A fungus devastating Central America’s coffee crop should have a positive effect on beleaguered Colombian coffee prices by the end of 2013, according to the International Coffee Organization (ICO).
The leaf rust fungus has afflicted around 53% of the crop in Central America, the worst outbreak in 35 years, harking back to the 2010 situation in Colombia when the country’s coffee industry suffered a similar crisis.
In 2013 the number of infected Colombian bushes is below 5%, said Mauricio Galindo ICO head of operations. This is due to a combination of renewed efforts at a national level, a massive replanting project replacing the bushes with rust-resistant hybrids, and a change in climate. “It has stopped raining and returned to the traditional climate patterns,” Galindo told Colombia Reports.
The devastation in Central America will not however, have an immediate effect on Colombia’s coffee prices, which hit a three-year low in March, said the ICO official.
This is mainly due to Brazilian farmers stockpiling coffee from last year’s crop in the hopes of holding out for better prices. “Brazil has basically scored an own goal by not selling,” said Galindo. “In fact it has made the opposite happen, prices are staying low because people know that in the medium term Brazil will be able to supply the market.”
However the situation is expected to change towards the end of 2013. “We should see a bullish pressure on prices by then as Brazil will have moved its crop,” said Galindo.
Overall the reduction of produce from Central America, which some reports are putting at around 50%, will not have an overly significant effect on world coffee production, as it does not count for a huge proportion of the whole. However, the full extent of the damage has not yet been assessed.
The ICO had predicted world production for 2013 would be around 144.4 million bags, the highest since 2000, but the organization is now working to reassess their forecasts. According to their data, over 2.5 million bags have already been lost to the crisis, and this number is rising.
The leaf rust fungus hit Colombia hard around 2007 when a fertilizer price hike caused farmers to cut down how much they used. “They didn’t apply enough fertilizer, and when they did, it was raining so much the soil couldn’t soak it up and it was washed away,” said Galindo. By 2010 over 50% of the bushes had been infected with the fungus.
The rust causes the bush to lose its leaves, and since the berries for next season grow on this season’s shoots, this season’s rust reduces next season’s crop. The infection weakens the bush and can even kill it.
Recently Central America has been suffering very heavy rain and different climate patterns along with less sunlight, perfect conditions for the advance of the fungus whose spores spread by wind and rain.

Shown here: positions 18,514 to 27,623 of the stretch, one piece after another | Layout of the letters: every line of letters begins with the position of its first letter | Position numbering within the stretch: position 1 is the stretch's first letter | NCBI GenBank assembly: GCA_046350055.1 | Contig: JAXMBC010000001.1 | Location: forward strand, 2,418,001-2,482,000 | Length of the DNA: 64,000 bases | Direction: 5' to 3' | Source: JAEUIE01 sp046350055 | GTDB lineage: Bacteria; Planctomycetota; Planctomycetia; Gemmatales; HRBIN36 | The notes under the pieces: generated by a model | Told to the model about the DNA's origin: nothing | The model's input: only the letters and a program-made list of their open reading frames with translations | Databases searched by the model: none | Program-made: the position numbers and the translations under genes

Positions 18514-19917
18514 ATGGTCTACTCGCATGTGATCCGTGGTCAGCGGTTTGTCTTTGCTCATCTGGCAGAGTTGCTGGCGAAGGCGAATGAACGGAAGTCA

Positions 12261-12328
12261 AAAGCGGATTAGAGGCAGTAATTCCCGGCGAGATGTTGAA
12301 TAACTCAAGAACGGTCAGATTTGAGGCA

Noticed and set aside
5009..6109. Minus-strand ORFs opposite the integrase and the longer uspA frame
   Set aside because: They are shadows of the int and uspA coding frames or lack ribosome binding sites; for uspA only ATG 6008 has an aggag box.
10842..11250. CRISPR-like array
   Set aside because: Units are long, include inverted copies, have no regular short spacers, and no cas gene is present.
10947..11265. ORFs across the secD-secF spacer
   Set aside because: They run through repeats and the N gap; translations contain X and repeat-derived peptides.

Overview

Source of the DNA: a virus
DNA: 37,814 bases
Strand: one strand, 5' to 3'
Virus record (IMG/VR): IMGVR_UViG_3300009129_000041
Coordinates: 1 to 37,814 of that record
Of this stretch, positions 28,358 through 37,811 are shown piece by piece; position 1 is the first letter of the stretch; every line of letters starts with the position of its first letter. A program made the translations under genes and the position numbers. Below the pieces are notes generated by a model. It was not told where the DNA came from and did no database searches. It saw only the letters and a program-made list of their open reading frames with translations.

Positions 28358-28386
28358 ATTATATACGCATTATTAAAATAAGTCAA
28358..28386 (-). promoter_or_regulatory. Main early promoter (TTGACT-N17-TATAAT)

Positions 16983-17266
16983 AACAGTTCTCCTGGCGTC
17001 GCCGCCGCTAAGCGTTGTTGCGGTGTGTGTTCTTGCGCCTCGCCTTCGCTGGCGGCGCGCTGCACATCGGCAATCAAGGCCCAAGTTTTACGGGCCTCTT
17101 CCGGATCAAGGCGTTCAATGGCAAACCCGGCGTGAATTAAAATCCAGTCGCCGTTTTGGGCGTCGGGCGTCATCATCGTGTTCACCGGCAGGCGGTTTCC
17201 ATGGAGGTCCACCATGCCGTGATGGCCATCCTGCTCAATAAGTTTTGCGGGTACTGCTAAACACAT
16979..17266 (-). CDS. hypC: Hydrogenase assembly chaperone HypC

Galindo said the implications are huge for the region, with national emergencies already declared in Honduras, Guatemala and Costa Rica. By its nature coffee is labor intensive and nearly 440,000 Central American workers are expected to lose their jobs for the 2012/ 13 crop, with even more losses expected in the second half of the year.
Colombia continues to make great efforts to combat leaf rust. Cenicafe, the National Center for Coffee Investigation, is continuing research into developing resistant strains of bushes through crossbreeding. Improved weather monitoring to prevent outbreaks and research on the genetics of the rust fungus are all contributing to a massive reduction in cases – down from 50% in 2010 to less than 5% in 2013.
Currently 54% of Colombian bushes are of the hybrid, rust-resistant variety. The overall transition from the traditional bushes was fairly smooth according to Galindo, with very little resistance from unions and farmers at a national level.
The Central American farmers, on the other hand, are putting up a lot of resistance to replanting with the hybrid variety, as they believe it changes the cup quality, having been crossbred. There is also a three-year wait before a bush can produce berries.
As Colombia’s production is expected to increase by about 30% this year, according to Bloomberg, it seems as though finally things are looking up for the country’s beleaguered farmers who will be able to take advantage of reduced supplies – once Brazil’s coffee stockpiles are somewhat depleted.
- Interview with Mauricio Galindo, Head of Operations, International Coffee Organization
- ICO daily indicator prices (ICO)
- Monthly coffee market report (ICO)
- Starbucks favored coffee premium declines to lowest since 2009 (Bloomberg)
- Mexico coffee crop fungus (The Guardian)
- ICC leaf rust resolution (ICC)
- Brazil bumper crop to adversly affect coffee prices in 2013 (Commodity Online)
- Coffee rust regains foothold (Nature.com)